There should be at least two 120V, 20A small appliance circuits i.e. in the kitchen for small appliances such as coffee maker & toasters etc. (NEC Article 210.11(C)(1). These circuits should be rated at 1.5 kVA (NEC Article 220.52(A). This way, the small appliances loads in the given example house:

2 × 1500 VA = 3000 VA = **3 kVA**

**Laundry Circuit**

There should be at least one 120V, 20A circuit for the laundry area (NEC Article 210.11(C)(2). The minimum VA rating of the laundry circuit should be 1.5 kVA (NEC Article 220.52(B). This way, the load rating in the laundry area:

1500 VA = **1.5 kVA**

This way, the total general lighting and small appliances including laundry circuit rating:

- General lighting = 4.5 kVA
- Small appliance load = 3 kVA
- Laundry circuit = 1.5 kVA

Total of general lighting and small appliances:

= 4.5 kVA + 3 kVA + 1.5 kVA = **9 kVA**

**Demand Factor**

As we know that all electrical appliances are not operational at once i.e. (only one can be used as either electric heater or refrigerator depending on the temperature). Similarly, all equipment are not always ON continuously such as electric iron, water heater, lighting, fans etc. For this reason, the first 3 kVA is rated at 100% while the remaining load can be rated at a demand factor of 35% (NEC Table 220.42). This way

- The first 3 kVA at 100% = 3 kVA
- Remaining 6 kVA (9 kVA – 3 kVA) at 35% = 2.1 kVA

Net total of general lighting and small appliances;

= 3 kVA + 2.1 kVA = **5.1 kVA**

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**Good to Know:**According to NEC 210.20(A), Continuous load (which lasts for 3 hours or more simultaneously) should be rated at 125% when selecting a wire size for it. The non-continues load circuit (i.e. general lighting) may be rated at 100%.

**Large Appliance Loads**

High power rating e.g. large appliances with continuous and non-continues operation should be handled differently. We have the following high power rated appliances in the above example:

- Air conditioner: 240V × 25A = 6 kVA
- Electric range: 240V × 35A = 8.4 kVA
- Electric heater: 240V × 30A = 7.2 kVA
- Clothes dryer: 240V × 15A = 3.6 kVA

As we have already mentioned above, an air conditioner or electric heater can be used at the same time i.e. only one appliance is needed to operate based on the temperature. In this case, appliances with larger ratings should be taken into account (NEC® Article 220.82(C)). In our example, the rating of electric heater (7.2 kVA) is greater than the air-conditioner (6 kVA), so we will consider the heater then, i.e. 7.2 kVA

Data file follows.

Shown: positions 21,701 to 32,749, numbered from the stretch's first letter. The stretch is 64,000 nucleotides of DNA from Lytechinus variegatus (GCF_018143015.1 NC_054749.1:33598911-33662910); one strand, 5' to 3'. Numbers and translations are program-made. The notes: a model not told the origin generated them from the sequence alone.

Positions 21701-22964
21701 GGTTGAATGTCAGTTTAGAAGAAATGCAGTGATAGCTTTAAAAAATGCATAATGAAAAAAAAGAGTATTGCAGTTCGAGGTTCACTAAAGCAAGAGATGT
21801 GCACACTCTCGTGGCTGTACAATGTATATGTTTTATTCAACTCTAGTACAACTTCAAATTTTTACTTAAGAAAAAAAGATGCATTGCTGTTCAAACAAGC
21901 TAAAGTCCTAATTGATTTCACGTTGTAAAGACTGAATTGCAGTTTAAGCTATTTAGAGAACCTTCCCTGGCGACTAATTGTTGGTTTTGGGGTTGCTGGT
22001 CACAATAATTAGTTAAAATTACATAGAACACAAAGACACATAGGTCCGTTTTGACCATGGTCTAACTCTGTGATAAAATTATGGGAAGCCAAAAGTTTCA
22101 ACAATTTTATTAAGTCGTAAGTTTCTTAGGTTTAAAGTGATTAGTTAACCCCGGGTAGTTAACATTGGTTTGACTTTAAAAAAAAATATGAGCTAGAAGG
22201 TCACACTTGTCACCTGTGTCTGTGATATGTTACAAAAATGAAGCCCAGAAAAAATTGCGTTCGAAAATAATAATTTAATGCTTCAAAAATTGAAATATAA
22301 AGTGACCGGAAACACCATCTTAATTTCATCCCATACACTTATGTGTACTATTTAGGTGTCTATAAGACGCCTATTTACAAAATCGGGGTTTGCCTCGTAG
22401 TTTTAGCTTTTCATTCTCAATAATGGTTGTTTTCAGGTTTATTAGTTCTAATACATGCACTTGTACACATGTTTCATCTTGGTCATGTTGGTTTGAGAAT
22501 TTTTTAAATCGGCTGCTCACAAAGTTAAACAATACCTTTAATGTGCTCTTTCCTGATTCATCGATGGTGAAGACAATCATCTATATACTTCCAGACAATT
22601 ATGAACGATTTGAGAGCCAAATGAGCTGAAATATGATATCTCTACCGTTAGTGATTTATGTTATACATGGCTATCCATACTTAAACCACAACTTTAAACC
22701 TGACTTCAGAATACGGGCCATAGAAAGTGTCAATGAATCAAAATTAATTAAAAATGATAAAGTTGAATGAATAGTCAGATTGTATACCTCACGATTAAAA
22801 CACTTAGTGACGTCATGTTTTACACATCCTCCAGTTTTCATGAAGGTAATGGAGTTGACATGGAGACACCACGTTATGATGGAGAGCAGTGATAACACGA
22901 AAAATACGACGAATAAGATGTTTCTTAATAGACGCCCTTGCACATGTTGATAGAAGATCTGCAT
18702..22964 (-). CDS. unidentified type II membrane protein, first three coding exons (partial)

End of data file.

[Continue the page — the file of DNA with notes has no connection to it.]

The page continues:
The rest of the appliances should be rated at 100% except electric range as it is used for a short time i.e. it is non-continuous as compared to other appliances. The allowable demand factor for 7.2 kW electric heater is 5.76 kW (NEC Table 220.55). We assumed the power factor is unity i.e. “1” where apparent power = real power e.g. kVA = kW. This way;

- Electric range: = 8.4 kVA
- Electric heater = 5.76 kVA
- Clothes dryer: = 3.6 kVA

Net total of large rated appliances:

= 8.4 kVA + 5.76 kVA + 3.6 kVA = **17.76 kVA**

**Miscellaneous Loads**

The miscellaneous loads given in the example are:

- Dishwasher = 1.2 kVA
- Garbage disposal = 0.96 kVA

Net miscellaneous load rating:

= 1.2kVA + 0.96 kVA = **2.16 kVA**

**Total Load**

Load Points |
kW or kVA Rating |

General lighting, laundry & small load | 5.1 kVA |

Net large appliance load | 17.76 kVA |

Miscellaneous appliance load | 2.16 kVA |

Total Load |
25.02 kVA |

**Required Service**

The common supply voltage levels in the US supplied to residential homes are 120V/240V. Thus, we may use the highest level of voltage to determine the required service (for amps) by using the following formula.

I = P / V

Where:

Putting the values;

I = 25.02 kVA / 240V

**I = 104.25A**

It means, the required service is 105A. But we have to add the future expansion and safety factor as well.

**Future Load:**

It is important to add a space of at least two branch circuits for the future expansion. The minimum of 2 breakers each of min 10A space should be added i.e. 2 × 10A = **20A**

The total Amps = 20A + 104.25A = **124.25A**

**Safety Factor**

It is recommended to add a safety factor of 20% to the total amperage as circuit breakers and their operations in the load center are affected by the rise in the temperature. This way, the total current in the amperes:

Net total Amps = 20% + 124.25A = **149A**

The suitable size of load center or main panel = **150 Amperes**

Based on the above calculations, **the right size of load center or ****panelboard**** is 150A** which is nearest available to the calculated value.

Click image to enlarge

For this 150A main panel, the right wire size for service is #1 AWG Copper or #2/0 AWG Aluminum based on 83% rule in NEC – Table 310.12(A). The minimum size for Ground wire is #8 AWG Copper or #6AWG Aluminum.

*Related Posts:*

*How to Wire 120V & 240V Main Panel? Breaker Box Installation**How to Wire a Subpanel? Main Lug Installation for 120V/240V**How to Wire 277V & 480V, 1-Phase & 3-Phase, Commercial Main Service Panel?*

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**Good to Know:**